Monday, July 14, 2008
Potic Cottage: Before (and After, to follow)
After years of studying the importance of space and place in art, literature, philosophy, religion, and architecture, James and I decided a weekend place was just the type of space our young family needed. An intense search ensued, so when we saw this very private and affordable home in an ad on Craigslist, we knew we had to see it immediately. Despite a snowstorm and leaving for Florida the next day, our family packed into the station wagon for an adventure. Situated in the Hudson Valley, the windy country roads and the breathtaking mountain views captivated our imaginations. The house itself was small and cozy. We liked what we saw, but it was our daughter's response to the place: "It reminds me of Granddad's camphouse in Alabama" that compelled us to made an offer within a half-hour of seeing the one bedroom, 665 square foot cottage.
Of course, the impetuousness of our decision came home to roost when confronted with sleeping on the floor of the living room one night too many nights. I started a paper journal in the spirit of Thoreau's Walden, watched bread bake and birds eat at the feeders, but the 665 square feet were becoming smaller and less useable. From sleeping on air mattresses, to being unable to invite friends to stay (except for the hardiest of folks), we knew it was time to make a change. After many hours of contemplation and a couple of bottles of wine (ok more than a couple), James picked up his pencil and scale and got to it. Bouler Design Group has a client in Hudson Valley who wants a modern, eco-friendly, innovative, and spacious building addition for less than $30,000. Ever one for the challenge, James was imagining suspended decks, glass walls, barrel roofs, green roofs, and a bathroom that opened to woods. Crunching the numbers, well, that brought back some reality, but we feel it will be a great task for Bouler Design Group (www.boulerdesigngroup.com) to pull together a machine, a living machine, that uses a pre-existing cottage, reclaimed materials, that suited both the site and our aesthetic.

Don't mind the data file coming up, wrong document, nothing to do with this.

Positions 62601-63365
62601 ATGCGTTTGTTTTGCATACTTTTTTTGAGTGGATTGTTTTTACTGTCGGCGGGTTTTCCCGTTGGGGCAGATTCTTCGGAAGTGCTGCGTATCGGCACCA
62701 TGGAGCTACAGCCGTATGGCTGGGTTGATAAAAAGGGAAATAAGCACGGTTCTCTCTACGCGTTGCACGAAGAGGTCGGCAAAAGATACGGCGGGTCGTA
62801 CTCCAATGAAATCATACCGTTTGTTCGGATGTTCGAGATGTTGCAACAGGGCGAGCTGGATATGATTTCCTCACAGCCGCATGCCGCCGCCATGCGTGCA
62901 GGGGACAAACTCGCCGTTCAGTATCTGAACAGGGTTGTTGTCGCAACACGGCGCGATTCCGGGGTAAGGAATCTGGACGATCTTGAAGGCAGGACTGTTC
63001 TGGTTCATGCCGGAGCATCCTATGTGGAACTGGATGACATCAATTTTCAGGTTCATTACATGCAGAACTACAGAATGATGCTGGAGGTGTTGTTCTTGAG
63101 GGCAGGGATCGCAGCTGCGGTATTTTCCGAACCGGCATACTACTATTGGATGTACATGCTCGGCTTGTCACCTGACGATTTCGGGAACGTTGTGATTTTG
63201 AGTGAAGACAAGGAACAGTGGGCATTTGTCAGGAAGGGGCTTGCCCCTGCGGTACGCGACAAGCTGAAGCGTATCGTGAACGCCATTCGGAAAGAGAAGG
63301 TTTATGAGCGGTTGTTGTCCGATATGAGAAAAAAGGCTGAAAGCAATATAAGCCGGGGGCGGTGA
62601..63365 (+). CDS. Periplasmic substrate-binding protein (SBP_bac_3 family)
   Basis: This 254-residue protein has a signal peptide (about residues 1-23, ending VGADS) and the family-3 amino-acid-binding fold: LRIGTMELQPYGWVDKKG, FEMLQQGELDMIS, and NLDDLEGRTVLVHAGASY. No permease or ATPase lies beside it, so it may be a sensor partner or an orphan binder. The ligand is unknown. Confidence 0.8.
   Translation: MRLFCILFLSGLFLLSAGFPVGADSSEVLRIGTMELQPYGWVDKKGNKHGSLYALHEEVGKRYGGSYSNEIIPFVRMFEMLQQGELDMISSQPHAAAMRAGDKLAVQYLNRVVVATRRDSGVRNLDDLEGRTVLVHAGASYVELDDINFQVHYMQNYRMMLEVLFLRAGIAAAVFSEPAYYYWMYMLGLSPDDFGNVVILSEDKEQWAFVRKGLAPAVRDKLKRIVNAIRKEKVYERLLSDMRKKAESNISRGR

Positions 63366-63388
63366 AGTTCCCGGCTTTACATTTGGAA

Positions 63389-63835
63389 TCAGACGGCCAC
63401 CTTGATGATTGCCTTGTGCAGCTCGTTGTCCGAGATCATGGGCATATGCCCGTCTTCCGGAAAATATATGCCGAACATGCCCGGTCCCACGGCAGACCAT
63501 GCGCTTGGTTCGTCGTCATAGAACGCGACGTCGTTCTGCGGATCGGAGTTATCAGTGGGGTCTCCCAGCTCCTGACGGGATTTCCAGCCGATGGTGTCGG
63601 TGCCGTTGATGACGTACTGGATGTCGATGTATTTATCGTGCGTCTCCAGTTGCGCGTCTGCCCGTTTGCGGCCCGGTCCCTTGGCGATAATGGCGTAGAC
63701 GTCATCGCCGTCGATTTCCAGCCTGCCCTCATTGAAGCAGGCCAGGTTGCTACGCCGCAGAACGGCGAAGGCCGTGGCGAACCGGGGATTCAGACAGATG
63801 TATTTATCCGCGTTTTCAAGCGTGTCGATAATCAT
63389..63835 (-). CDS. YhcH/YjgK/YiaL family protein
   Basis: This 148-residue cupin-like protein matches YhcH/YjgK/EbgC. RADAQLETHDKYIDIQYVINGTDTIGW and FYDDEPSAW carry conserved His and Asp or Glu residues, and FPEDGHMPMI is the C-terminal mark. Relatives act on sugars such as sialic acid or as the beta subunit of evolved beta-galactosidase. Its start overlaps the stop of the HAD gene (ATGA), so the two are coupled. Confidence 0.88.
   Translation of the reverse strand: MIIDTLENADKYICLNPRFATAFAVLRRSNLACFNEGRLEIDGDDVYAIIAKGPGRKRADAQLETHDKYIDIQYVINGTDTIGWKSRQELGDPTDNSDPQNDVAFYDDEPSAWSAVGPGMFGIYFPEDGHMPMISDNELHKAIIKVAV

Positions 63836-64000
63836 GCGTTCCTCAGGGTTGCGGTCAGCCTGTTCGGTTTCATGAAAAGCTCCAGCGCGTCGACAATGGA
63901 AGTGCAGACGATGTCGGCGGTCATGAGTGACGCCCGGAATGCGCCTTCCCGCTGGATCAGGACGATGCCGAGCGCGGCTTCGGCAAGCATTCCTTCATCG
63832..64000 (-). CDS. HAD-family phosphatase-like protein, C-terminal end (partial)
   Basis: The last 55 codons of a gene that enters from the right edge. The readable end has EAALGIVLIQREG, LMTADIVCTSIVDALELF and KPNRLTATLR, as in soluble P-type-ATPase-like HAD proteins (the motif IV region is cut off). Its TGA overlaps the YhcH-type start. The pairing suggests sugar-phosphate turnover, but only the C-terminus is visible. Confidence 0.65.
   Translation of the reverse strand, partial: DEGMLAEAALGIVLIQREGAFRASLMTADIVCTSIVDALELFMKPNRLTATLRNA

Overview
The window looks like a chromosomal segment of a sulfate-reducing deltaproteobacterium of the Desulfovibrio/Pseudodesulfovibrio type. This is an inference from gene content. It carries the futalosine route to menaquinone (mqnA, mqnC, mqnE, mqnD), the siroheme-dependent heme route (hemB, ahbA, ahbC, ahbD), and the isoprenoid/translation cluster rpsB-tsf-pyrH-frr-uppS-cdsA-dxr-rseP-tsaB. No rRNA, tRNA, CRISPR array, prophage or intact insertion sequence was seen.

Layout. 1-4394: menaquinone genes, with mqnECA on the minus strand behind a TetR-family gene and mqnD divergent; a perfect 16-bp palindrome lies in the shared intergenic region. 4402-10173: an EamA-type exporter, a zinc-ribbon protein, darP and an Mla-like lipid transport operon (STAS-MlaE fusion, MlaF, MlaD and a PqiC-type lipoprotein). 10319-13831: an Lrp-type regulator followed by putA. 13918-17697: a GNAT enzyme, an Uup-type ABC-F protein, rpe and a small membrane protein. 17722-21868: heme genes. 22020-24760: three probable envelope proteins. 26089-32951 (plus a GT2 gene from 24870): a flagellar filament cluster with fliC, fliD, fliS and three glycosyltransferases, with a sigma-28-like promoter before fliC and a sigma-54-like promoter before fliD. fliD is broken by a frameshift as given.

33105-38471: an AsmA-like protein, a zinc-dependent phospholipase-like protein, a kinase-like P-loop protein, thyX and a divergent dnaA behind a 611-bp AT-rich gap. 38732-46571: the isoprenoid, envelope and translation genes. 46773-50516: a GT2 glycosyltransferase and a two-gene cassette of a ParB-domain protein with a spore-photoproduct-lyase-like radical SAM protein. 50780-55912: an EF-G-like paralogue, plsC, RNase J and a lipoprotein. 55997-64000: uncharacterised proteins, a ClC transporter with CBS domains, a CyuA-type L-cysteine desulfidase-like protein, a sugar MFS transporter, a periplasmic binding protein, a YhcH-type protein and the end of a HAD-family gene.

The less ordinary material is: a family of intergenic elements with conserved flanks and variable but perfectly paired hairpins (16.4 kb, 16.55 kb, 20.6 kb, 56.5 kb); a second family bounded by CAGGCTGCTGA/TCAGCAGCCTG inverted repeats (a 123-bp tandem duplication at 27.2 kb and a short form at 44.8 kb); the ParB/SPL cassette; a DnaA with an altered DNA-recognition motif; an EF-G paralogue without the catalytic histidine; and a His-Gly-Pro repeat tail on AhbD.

With the help of a "green" contractor, Keith Abrams of Green in Greene, we found a kindred spirit who will work with us in creating a home that is both eco-friendly and a piece of cost-effective modern architecture. James produced several design solutions to develop an addition that maintains the integrity of the original structure while doubling the square footage and incoporating fantastic views, all within our budget of $30,000. Back to Craigslist we go for supplies.